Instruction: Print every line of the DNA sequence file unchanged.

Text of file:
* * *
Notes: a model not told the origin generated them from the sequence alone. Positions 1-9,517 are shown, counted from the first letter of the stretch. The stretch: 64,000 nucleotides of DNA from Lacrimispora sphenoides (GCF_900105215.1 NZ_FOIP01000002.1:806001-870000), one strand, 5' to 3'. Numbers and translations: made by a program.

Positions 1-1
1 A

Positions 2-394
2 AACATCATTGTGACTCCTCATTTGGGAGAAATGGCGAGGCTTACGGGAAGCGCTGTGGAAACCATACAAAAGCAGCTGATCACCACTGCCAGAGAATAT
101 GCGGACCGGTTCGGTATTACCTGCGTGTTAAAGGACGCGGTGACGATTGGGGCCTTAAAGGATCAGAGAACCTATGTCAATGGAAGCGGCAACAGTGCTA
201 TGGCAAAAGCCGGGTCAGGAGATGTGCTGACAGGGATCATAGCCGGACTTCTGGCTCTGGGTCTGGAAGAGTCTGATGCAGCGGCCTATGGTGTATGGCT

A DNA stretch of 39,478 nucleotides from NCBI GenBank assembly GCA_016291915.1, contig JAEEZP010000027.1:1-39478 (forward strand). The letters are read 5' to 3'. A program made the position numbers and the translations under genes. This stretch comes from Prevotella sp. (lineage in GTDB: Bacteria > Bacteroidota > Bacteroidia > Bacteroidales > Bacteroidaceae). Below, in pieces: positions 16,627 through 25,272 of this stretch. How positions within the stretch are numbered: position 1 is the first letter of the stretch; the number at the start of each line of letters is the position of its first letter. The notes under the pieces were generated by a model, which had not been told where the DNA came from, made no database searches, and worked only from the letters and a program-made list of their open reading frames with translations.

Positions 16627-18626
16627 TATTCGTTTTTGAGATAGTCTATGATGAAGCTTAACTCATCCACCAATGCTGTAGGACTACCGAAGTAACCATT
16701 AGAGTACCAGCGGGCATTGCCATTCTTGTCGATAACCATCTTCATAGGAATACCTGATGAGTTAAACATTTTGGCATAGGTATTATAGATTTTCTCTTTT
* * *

Notes: a model not told the origin generated them from the sequence alone. Positions 1-9,517 are shown, counted from the first letter of the stretch. The stretch: 64,000 nucleotides of DNA from Lacrimispora sphenoides (GCF_900105215.1 NZ_FOIP01000002.1:806001-870000), one strand, 5' to 3'. Numbers and translations: made by a program.

Positions 1-1
1 A

Positions 2-394
2 AACATCATTGTGACTCCTCATTTGGGAGAAATGGCGAGGCTTACGGGAAGCGCTGTGGAAACCATACAAAAGCAGCTGATCACCACTGCCAGAGAATAT
101 GCGGACCGGTTCGGTATTACCTGCGTGTTAAAGGACGCGGTGACGATTGGGGCCTTAAAGGATCAGAGAACCTATGTCAATGGAAGCGGCAACAGTGCTA
201 TGGCAAAAGCCGGGTCAGGAGATGTGCTGACAGGGATCATAGCCGGACTTCTGGCTCTGGGTCTGGAAGAGTCTGATGCAGCGGCCTATGGTGTATGGCT

A DNA stretch of 39,478 nucleotides from NCBI GenBank assembly GCA_016291915.1, contig JAEEZP010000027.1:1-39478 (forward strand). The letters are read 5' to 3'. A program made the position numbers and the translations under genes. This stretch comes from Prevotella sp. (lineage in GTDB: Bacteria > Bacteroidota > Bacteroidia > Bacteroidales > Bacteroidaceae). Below, in pieces: positions 16,627 through 25,272 of this stretch. How positions within the stretch are numbered: position 1 is the first letter of the stretch; the number at the start of each line of letters is the position of its first letter. The notes under the pieces were generated by a model, which had not been told where the DNA came from, made no database searches, and worked only from the letters and a program-made list of their open reading frames with translations.

Positions 16627-18626
16627 TATTCGTTTTTGAGATAGTCTATGATGAAGCTTAACTCATCCACCAATGCTGTAGGACTACCGAAGTAACCATT
16701 AGAGTACCAGCGGGCATTGCCATTCTTGTCGATAACCATCTTCATAGGAATACCTGATGAGTTAAACATTTTGGCATAGGTATTATAGATTTTCTCTTTT